cators were there that the global energy market
was entering a period in which prices would
remain low for some time. The November
2014 OPEC meeting confirmed the Saudi
strategy and that strategy has recently been
reaffirmed. However, Trinidad and Tobago
cannot generate export revenues to replace
those revenues we have lost from falling oil
and gas prices. In addition, our output of oil
and natural gas has been falling as well.
Former Minister in the Ministry of Finance,
Mariano Browne said S&P's downgrade was
expected given falling oil and gas prices leading
to falling revenues, no medium-term strategies
to deal wish the fiscal deficit and, or return
to a position of balance or surplus. The third
factor which he believed would have con-
tributed to S&P's downgrade, he said would
have been "inadequate economic data and
data which is not delivered in time to facilitate
evidence based decision making."
He said the declining revenues have been
"on the wall" since June 2014 according to
Browne, the signals of declining revenues
"Several commentators are on record indi-
cating that government expenditures needed
to trimmed to more realistic levels. This is
not simply a fall in prices," Browne said.
Browne who is Managing Partner at Browne
and Company, said the international markets
have changed substantially. He said: "The
shale revolution has changed the energy equa-
tion. And we are in middle of war for market
share between the US and the rest versus
OPEC. America is now self-sufficient and is
soon to be an exporter. China's rate of growth
is slowing and the super commodity cycle is
now at an end. We can therefore expect energy
prices to be depressed for some time estimated
to be at least 5-7 years."
There are no quick or short-term fixes for
this situation, he said. Browne added that
the country was not prepared for a reces-
"The last administration spoke to a small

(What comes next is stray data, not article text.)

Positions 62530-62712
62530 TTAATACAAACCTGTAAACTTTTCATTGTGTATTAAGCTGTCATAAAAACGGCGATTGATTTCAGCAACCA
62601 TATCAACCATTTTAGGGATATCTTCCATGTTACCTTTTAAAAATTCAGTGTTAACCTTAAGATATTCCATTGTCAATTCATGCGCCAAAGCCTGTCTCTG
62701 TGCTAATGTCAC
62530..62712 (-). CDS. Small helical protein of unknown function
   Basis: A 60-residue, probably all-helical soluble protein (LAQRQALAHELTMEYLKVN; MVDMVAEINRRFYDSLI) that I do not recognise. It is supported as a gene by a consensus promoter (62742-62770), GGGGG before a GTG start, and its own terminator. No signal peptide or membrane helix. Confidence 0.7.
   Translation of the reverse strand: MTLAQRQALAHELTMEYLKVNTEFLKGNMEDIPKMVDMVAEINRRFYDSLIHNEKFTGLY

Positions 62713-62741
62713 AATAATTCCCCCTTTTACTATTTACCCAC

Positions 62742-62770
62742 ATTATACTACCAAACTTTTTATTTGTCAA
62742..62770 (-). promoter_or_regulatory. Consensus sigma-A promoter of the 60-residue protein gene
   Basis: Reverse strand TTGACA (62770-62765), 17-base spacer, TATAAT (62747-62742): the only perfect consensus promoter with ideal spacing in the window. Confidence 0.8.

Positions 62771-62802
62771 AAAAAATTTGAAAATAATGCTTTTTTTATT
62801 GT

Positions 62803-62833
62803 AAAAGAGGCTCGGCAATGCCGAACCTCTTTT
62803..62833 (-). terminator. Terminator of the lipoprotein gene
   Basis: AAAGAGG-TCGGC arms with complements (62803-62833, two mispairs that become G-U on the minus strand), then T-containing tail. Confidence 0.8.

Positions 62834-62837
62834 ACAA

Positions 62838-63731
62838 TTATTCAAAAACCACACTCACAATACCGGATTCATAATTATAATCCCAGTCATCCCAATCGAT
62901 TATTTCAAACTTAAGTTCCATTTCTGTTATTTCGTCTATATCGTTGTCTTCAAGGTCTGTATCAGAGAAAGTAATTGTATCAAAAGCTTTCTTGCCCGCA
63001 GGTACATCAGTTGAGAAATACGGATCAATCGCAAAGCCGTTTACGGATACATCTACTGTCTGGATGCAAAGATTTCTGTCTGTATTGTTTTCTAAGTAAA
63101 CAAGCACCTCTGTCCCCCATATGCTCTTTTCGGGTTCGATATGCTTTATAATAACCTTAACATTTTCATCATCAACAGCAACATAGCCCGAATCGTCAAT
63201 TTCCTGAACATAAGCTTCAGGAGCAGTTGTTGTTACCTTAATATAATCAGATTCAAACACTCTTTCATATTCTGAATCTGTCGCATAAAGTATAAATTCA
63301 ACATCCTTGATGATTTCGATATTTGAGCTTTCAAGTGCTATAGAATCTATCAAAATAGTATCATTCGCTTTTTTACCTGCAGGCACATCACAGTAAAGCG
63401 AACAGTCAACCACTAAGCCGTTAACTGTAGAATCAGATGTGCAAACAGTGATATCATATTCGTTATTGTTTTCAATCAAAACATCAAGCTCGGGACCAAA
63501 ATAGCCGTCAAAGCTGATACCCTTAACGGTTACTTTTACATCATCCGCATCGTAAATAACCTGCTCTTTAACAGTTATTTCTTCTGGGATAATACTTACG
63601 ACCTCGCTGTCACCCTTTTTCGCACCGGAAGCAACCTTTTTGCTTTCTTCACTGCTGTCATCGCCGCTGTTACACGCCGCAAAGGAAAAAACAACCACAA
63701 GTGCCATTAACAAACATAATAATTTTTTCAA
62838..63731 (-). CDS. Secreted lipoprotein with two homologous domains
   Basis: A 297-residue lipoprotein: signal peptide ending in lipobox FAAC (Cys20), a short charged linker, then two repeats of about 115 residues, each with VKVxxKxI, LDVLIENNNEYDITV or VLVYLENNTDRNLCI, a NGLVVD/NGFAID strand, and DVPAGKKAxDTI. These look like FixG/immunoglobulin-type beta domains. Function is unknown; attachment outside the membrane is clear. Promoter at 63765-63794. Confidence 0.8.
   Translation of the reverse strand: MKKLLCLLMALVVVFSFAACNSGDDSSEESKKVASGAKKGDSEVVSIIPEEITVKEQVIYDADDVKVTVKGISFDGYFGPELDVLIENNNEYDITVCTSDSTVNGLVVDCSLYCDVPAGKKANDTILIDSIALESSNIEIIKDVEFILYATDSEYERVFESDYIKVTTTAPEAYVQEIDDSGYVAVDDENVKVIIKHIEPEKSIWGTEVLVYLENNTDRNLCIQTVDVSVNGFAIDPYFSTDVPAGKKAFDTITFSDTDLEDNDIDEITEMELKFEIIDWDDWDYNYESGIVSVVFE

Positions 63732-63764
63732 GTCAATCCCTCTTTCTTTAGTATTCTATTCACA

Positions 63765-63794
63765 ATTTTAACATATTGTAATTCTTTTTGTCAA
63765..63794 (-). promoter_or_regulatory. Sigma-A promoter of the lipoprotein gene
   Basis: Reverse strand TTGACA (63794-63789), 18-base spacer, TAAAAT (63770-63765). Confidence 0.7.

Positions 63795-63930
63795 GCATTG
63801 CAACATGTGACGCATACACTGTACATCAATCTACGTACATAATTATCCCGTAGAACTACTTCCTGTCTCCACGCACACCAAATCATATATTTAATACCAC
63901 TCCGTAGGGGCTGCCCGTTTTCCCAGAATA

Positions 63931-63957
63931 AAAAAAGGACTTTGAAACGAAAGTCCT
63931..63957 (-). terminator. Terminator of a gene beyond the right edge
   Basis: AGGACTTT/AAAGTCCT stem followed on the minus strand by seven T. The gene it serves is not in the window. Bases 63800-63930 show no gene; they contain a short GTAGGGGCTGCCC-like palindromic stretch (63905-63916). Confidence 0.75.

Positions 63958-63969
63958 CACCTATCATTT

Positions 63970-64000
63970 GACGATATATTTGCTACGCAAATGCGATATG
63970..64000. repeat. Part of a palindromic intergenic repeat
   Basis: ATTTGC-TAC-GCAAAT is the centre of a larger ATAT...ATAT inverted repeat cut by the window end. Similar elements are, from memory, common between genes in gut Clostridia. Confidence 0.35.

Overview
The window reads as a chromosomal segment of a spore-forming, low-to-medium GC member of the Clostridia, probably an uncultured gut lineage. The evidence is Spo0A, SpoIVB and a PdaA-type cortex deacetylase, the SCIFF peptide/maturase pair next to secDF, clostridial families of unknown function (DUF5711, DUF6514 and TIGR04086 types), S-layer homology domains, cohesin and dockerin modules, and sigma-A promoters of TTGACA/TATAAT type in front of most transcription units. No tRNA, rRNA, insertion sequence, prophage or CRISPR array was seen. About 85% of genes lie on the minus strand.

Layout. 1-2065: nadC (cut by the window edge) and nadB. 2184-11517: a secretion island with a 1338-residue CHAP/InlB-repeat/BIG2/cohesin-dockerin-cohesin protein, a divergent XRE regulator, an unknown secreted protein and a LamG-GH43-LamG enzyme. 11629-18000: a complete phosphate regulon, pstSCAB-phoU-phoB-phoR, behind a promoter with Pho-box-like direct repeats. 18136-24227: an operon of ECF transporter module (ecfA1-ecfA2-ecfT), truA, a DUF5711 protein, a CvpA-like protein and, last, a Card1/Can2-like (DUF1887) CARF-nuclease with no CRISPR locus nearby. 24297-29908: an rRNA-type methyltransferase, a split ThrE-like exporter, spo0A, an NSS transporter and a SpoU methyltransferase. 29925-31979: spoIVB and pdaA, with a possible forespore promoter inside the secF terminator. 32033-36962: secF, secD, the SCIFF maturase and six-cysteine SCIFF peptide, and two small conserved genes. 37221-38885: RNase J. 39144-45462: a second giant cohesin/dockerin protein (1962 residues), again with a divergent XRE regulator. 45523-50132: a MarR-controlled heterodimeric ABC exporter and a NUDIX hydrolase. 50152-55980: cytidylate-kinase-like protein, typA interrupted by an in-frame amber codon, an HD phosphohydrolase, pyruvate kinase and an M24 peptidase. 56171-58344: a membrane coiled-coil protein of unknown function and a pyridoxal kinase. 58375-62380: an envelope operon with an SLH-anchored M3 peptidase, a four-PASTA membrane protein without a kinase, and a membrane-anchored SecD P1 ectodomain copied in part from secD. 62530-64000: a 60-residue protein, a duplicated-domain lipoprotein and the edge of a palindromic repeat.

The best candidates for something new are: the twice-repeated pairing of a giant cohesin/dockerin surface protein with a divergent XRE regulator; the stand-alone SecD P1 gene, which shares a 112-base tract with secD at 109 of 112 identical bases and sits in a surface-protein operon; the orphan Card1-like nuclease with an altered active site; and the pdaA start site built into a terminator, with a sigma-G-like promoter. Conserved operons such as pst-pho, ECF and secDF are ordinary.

budget shortfall and at times to budget surplus
refusing to acknowledge the danger signs or
that times had changed.
"The current administration has indicated
that they are waiting for confirmation, saying
that we are in some kind of downturn and
that they are awaiting confirmation of the
figures. The best opportunity to address the
situation was the budget speech in October.
Rather than address the situation prospectively,
it played the blame game and said that things
were worse than they expected."
On the issue of a devaluation, he anticipated
that there would be a change in the rate but
there would not be a devaluation.
"The TT dollar is a floating peg to the US
dollar and its price will be determined by
demand and supply. When oil and gas prices
fall the supply of foreign exchange diminishes.
In 2009, the rate went to $6.495= US $1 and
devaluation was the specter raised by the
UNC opposition; it did not happen. Indeed
it will not happen. But that is not to say that
the rate will not change."
Concerning natural gas prices, he said it is
likely to recover just like oil.
"OPEC (according to a report carried in
the Financial Times 24/12/2015) has forecast
an eventual return to an oil price in the region
of US$70 by 2020. This also has implications
for the natural gas prices which will recover
in a similar fashion."
Overall, he said the short-term revenue
outlook is "grim," and the immediate options
are, "to cut expenditure and to focus on inef-
ficiencies. To make good the deficit, the Min-
istry of Finance has already started to prepare
the ground for accessing the Heritage and
Stabilisation Fund. But this will not solve
anything. And it is better too keep a trophy
than to spend it."
He suggested that the country should adjust
to the "new economic reality" and that T&T's
"standard of living cannot be maintained
doing what we are currently doing. It will
require much more work and improvement
in our work ethic and productivity if we wish
to stay in the same place. This is not business
as usual.," Browne warned.
2016---a year of adjustment
Terrence Farrell, chairman of the Economic Advisory Board
Former Minister in the Ministry of Finance, Mariano Browne